Extension of time

Many stages in the patent application process have deadlines. If you miss a deadline, in some circumstances you may be eligible to apply to extend the deadline.

If you need an extension of time, we urge you to act quickly.

When you apply for an extension, you will need to outline the reasons why you need it.

The circumstances in which an extension of time is allowable include:

  • an error or omission by yourself, your employees, agent or attorney
  • situations beyond your control, for example delays by post or courier, a sickness or accident (note that a lack of funds to pay a fee or excessive workloads are not considered to be circumstances beyond your control)
  • situations where in spite of you taking due care, you still could not carry out the required action. What we mean by 'due care' is that you have reasonable procedures and practices in place to perform the required action

A declaration is required

In order to apply for an extension of time, your application must include one or more declarations  explaining why the fee was not paid or action not performed by the required date. Declarations are written statements of fact. Patent Regulations 22.13 provides requirements for declarations under the Patents Act 1990 and Patents Regulations 1991.

You may decide to make a statutory declaration under state law, territory legislation or the Statutory Declarations Act 1959, however a signed declaration under the regulations of the Patents Act 1990 is sufficient.

You can use our declaration form to make sure all requirements are met.

What to include in your declaration

The declaration(s) you supply with your extension of time request must:

  • give a full and frank disclosure of all the relevant circumstances
  • describe the chain of events that led to the fee not being paid or action not being taken within the required time. You may need declarations from a number of people who have direct knowledge of the events
  • explain the error or omission made, the circumstances beyond your control, or how, in spite of you taking due care, you missed the deadline
  • explain any delays that happened between when you found out there was a problem and when you made the application for an extension of time
  • include copies of any documents that support the explanations

How much it costs

The cost for an extension of time will depend on the circumstances.

  • There is no fee if you are asking for an extension of time because of an error made by us.
  • If you are asking for an extension of time because of an error or omission made either by yourself, your agent or attorney, the fee increases for every month of extension required.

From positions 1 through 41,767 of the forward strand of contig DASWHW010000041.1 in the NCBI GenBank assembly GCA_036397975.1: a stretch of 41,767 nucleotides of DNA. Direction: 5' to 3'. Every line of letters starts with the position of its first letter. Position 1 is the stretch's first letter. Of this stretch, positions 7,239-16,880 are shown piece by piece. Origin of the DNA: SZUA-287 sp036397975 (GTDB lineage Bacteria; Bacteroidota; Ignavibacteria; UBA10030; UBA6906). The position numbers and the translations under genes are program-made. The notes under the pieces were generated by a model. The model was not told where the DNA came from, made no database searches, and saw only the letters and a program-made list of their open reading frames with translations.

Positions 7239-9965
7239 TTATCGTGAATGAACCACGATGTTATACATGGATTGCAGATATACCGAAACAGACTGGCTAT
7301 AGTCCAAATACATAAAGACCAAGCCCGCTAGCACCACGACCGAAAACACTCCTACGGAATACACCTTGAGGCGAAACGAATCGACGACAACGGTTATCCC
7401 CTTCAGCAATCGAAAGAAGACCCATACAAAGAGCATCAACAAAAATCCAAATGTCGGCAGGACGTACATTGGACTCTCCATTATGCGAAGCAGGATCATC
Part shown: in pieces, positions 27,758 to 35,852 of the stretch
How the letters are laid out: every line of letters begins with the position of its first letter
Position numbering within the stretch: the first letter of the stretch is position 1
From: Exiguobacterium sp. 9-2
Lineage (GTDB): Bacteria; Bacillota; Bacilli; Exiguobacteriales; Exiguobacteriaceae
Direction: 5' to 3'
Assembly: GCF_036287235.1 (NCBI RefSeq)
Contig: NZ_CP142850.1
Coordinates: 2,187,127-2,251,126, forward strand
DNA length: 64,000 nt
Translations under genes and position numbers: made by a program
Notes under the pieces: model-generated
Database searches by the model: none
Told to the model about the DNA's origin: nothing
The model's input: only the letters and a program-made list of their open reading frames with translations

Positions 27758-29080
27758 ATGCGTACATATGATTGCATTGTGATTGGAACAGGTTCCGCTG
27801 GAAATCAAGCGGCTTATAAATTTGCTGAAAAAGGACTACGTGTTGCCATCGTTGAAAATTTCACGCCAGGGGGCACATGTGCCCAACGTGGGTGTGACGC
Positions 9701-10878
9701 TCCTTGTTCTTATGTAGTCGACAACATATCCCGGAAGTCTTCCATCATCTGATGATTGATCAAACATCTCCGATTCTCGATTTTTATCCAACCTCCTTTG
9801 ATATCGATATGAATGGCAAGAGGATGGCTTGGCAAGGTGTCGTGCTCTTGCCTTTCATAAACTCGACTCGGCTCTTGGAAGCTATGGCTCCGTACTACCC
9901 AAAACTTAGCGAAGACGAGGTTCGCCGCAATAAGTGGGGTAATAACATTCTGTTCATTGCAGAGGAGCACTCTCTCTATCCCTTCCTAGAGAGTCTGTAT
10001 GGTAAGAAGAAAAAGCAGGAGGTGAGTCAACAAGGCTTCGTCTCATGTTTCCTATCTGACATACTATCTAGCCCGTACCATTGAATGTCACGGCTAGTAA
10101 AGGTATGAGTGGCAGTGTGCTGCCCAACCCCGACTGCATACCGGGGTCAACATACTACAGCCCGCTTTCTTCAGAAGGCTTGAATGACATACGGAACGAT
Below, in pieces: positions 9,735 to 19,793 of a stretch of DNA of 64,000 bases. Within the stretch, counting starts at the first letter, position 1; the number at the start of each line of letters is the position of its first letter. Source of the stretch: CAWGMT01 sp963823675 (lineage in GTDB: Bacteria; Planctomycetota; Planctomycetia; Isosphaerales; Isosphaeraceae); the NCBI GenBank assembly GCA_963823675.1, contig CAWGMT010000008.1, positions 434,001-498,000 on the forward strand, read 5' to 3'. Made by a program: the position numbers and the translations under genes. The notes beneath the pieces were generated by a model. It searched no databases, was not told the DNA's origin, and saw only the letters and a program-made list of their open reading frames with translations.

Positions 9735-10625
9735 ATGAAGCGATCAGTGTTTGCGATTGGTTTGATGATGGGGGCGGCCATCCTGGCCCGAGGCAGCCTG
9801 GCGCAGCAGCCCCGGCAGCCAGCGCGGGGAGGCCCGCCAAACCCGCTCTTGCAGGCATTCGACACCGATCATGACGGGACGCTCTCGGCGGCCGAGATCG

• If you are applying because of circumstances beyond your control, there is a single fee regardless of the length of the extension sought.
  • If you are relying on due care, the fee increases for every month of extension required.

Please note the following are fees charged by our office. If you have an attorney acting on your behalf you will be liable for additional legal fees.

All fees are from Schedule 7 of the Patent Regulations 1991.

Schedule 7 item

Action

Fee

226

Request for extension of time. Error or omission by the person concerned or by their agent s223(2)(a).

$100 for each month or part of month for which the extension is being sought.

227

Request for extension of time. Circumstances beyond the control of the person concerned s223(2)(b).

$100

228

Request for extension of time. Circumstances where due care has been taken s223(2A).

$100 for each month or part of a month for which the extension is being sought.

What we do with your application

Once your application has been received, we will check to see it meets the requirements of the Patents Act 1990 and if it does, we will approve your extension of time.

In the event it does not meet the requirements, we will inform you and outline the reasons why. You will be given a chance to provide more information to justify your eligibility to claim an extension of time.

If the extension cannot be granted, even with extra information, you can appeal the decision to the Commissioner of Patents.

If the commissioner refuses to grant you an extension, you can appeal to the Administrative Appeals Tribunal.

Opposition to an extension of time

If the extension of time you ask for is for more than three months, we must advertise your application in the Supplement to the Australian Official Journal of Patents. This gives other people an opportunity to oppose the validity of the extension.

Any opposition to an extension of time must be filed within two months of the date the request is advertised. The commissioner will then send a copy of the notice of opposition to you as soon as possible.

When an opposition is filed, you and the opponent have an opportunity to provide evidence in support of your respective positions. A hearing is then held before a delegate of the commissioner, who decides whether or not the opposition is valid. If the opposition is successful, your request for an extension will be refused.

Please note, either side may file an appeal against any decision issued by the delegate.

Patent matters may take a long time to resolve and can often involve complex legal issues. You should consider seeking professional advice in these circumstances.

Last updated: 
30 June 2016